The Texas 10th Court of Appeals (Waco) was recently presented with an interesting issue, summarized as:  IS A LANDOWNER LIABLE FOR THE ACTS OF WILD ANIMALS THAT ORIGINATE ON THE LANDOWNER’s PROPERTY, BUT CAUSE HARM TO A PLAINTIFF ON THE PLAINTIFF’s OWN PROPERTY?

The case, Nichols v. McKinney, involved the tragic death of a woman who was stung by wild bees in her yard, but which originated in the walls of a neighbor’s home.

The deceased woman’s heirs brought various claims against the neighbor from whose walls the bees originated. The trial court granted summary judgment on all of the heirs’ claims. On appeal, the 10th Court affirmed in part and reversed in part the trial court’s grant of summary judgment.

The court’s opinion addressed numerous legal issues and claims for relief. The focus of this post is the Court’s determination of whether the neighbor had a duty to protect the deceased woman from the acts of the wild bees.


In Texas, case law has established that a landowner cannot be held liable for the acts of indigenous wild animals (animals ferae naturae) occurring on his or her (the Defendant landowner’s) property unless the landowner has actually reduced the wild animals to possession or control or introduced a non-indigenous animal into the area. Nicholson v. Smith,986 S.W.2d 54, 60 (Tex. App.-San Antonio 1999, no writ); Gowen v. Willenborg,366 S.W.2d 695, 697 (Tex. App.-Houston [1st Dist.] 1963, writ ref’d n.r.e.)

Courts have applied this doctrine to negate the existence of a duty in premises liability cases where the act of the wild animal occurred on the defendant’s property. See id. See also Gamble v. Peyton, 182 S.W.3d 1 (Tex. App.-Beaumont 2005, no pet.); Overstreet v. Gibson Prod. Co., 558 S.W.2d 58 (Tex. App.-San Antonio 1977, writ ref’d n.r.e.).


The court identified “several interrelated factors” that must be considered when deciding whether to create and impose a common law duty to protect a plaintiff from the acts of wild indigenous animals which originate on the defendant’s property but cause injury to the plaintiff on the plaintiff’s property or elsewhere.

These factors are:

  • risk,
  • foreseeability, and
  • likelihood of injury.

The foregoing factors must be weighed against (a balancing test??)

  • the social utility of the actor’s conduct,
  • the magnitude of the burden of guarding against the injury, and
  • the consequences of placing the burden on the defendant.

See Greater Hous. Transp. Co. v. Phillips, 801 S.W.2d 523, 525 (Tex. 1990). See also Bird v. W.C.W., 868 S.W.2d 767, 769 (Tex. 1994).

Before liability will be imposed, there must be Forseeability.  That is, sufficient evidence indicating that the defendant knew or should have known that harm would eventually befall a victim. Greater Hous. Transp. Co., 801 S.W.2d at 526. Absent such a showing, a defendant is absolved of liability. Id.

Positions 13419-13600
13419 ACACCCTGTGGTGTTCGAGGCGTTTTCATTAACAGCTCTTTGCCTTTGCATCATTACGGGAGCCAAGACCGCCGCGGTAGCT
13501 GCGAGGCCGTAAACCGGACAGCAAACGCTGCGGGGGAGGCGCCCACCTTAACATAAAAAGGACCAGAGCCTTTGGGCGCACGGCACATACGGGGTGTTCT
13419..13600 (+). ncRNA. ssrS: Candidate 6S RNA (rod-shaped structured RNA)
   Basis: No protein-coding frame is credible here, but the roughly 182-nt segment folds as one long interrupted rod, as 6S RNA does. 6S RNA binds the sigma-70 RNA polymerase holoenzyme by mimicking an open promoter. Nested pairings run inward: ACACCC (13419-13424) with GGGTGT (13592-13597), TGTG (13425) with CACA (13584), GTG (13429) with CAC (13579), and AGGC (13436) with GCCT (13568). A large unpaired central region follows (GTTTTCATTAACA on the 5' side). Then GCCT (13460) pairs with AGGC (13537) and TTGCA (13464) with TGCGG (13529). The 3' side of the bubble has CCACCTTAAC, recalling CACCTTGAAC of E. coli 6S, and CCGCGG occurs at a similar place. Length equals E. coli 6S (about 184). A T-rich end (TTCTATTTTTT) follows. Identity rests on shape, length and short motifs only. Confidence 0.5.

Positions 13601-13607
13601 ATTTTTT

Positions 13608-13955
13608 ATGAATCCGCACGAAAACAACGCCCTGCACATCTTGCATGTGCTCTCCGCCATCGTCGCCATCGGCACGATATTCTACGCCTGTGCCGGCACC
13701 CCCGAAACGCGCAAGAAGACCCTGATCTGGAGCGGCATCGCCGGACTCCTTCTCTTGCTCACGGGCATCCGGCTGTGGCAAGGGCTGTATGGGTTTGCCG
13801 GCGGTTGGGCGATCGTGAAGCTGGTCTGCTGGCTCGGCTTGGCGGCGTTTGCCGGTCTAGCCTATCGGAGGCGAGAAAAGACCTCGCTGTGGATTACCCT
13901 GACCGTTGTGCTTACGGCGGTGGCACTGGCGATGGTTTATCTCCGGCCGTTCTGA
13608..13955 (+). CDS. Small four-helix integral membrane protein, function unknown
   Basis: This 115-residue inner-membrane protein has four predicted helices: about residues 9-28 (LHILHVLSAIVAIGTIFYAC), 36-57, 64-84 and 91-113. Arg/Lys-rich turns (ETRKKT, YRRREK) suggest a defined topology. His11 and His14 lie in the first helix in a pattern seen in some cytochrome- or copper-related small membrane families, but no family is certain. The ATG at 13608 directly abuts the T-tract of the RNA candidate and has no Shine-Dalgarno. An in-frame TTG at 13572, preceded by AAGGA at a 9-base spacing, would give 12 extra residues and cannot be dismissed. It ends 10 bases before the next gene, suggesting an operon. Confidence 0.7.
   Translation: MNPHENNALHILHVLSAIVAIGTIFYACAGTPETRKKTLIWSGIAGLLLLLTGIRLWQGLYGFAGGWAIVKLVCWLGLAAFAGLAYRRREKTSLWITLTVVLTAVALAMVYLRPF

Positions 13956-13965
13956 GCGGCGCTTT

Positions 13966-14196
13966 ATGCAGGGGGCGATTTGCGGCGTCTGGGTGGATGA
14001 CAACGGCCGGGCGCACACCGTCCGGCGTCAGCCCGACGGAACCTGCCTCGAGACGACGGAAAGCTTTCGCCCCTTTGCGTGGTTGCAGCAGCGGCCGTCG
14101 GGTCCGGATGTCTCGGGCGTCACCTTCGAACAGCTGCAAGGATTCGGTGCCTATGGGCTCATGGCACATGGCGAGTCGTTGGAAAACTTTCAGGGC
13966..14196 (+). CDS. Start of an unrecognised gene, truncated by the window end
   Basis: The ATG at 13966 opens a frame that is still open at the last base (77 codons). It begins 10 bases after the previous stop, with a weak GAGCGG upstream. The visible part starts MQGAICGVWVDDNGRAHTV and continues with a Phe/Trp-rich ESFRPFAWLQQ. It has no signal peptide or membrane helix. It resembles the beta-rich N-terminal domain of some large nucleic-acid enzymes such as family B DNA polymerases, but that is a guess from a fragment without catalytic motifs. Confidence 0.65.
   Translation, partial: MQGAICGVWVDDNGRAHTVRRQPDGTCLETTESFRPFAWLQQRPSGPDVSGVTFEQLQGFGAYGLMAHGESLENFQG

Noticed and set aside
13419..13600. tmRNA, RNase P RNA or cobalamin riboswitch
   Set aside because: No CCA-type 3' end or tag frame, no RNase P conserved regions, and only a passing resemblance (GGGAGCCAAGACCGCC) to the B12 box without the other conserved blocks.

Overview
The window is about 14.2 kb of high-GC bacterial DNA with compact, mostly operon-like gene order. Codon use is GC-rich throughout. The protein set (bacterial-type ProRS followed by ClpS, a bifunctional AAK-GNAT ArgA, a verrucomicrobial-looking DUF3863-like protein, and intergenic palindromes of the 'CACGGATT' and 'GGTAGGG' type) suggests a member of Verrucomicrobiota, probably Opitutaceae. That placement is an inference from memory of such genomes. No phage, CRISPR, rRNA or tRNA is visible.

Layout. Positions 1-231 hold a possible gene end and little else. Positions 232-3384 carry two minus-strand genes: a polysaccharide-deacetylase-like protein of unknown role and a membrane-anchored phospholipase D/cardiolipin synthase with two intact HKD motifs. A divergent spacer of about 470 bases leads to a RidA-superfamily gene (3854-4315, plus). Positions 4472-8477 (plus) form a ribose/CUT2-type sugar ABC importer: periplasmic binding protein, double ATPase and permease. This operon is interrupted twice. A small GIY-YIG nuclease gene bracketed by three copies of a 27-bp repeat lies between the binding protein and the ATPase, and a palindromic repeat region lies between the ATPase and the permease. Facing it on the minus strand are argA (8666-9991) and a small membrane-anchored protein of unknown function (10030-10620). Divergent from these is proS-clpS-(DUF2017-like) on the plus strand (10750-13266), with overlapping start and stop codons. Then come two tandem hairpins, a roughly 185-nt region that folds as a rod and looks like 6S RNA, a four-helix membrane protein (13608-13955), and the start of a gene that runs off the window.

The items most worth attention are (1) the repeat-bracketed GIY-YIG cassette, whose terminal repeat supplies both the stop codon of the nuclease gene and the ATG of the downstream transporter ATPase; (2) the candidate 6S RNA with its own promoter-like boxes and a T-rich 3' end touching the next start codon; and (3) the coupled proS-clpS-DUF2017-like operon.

Forseeability, is a sine qua non of liability. However, foreseeability, alone,  is not a sufficient basis for creating a duty. Bird v. W.C.W., 868 S.W.2d 767, 769 (Tex. 1994).  The Nichols court acknowledged that the fact that  someone may be stung by bees which take up residence on another person’s property is certainly not an unforeseeable or even unlikely occurrence, but still insisted on considering the other factors articulated above.

Applying each of the factors, the Court determined that imposing a duty on landowners to  guard against injury to someone in another location from every species of indigenous wild animals which may roam from the landowner’s property is too substantial of a burden.  In furtherance of this determination, the Court stated:

 To avoid exposure to liability, it would require every property owner to constantly survey their property and purge the property of any and every wild animal, reptile, mammal, or insect, residing there, especially if the animal takes up residence in anything the property owner has on his property, such as a wood pile, a stock trailer, a pond, or any number of things, for fear the wild animals may leave the property and injure a person somewhere else. This is too much of a burden to impose on every property owner.

The Court concluded its duty analysis with the following:

But just as landowners do not have a duty to warn their guests about the presence and behavior patterns of every species of indigenous wild animals and plants which pose a potential threat to a person’s safety, see Nicholson v. Smith, 986 S.W.2d 54, 63 (Tex. App.-San Antonio 1999, no writ), landowners should not have a duty to guard against injury to someone in another location from every species of indigenous wild animals which may roam from the landowner’s property. We decline the invitation to create and impose such a duty on a landowner.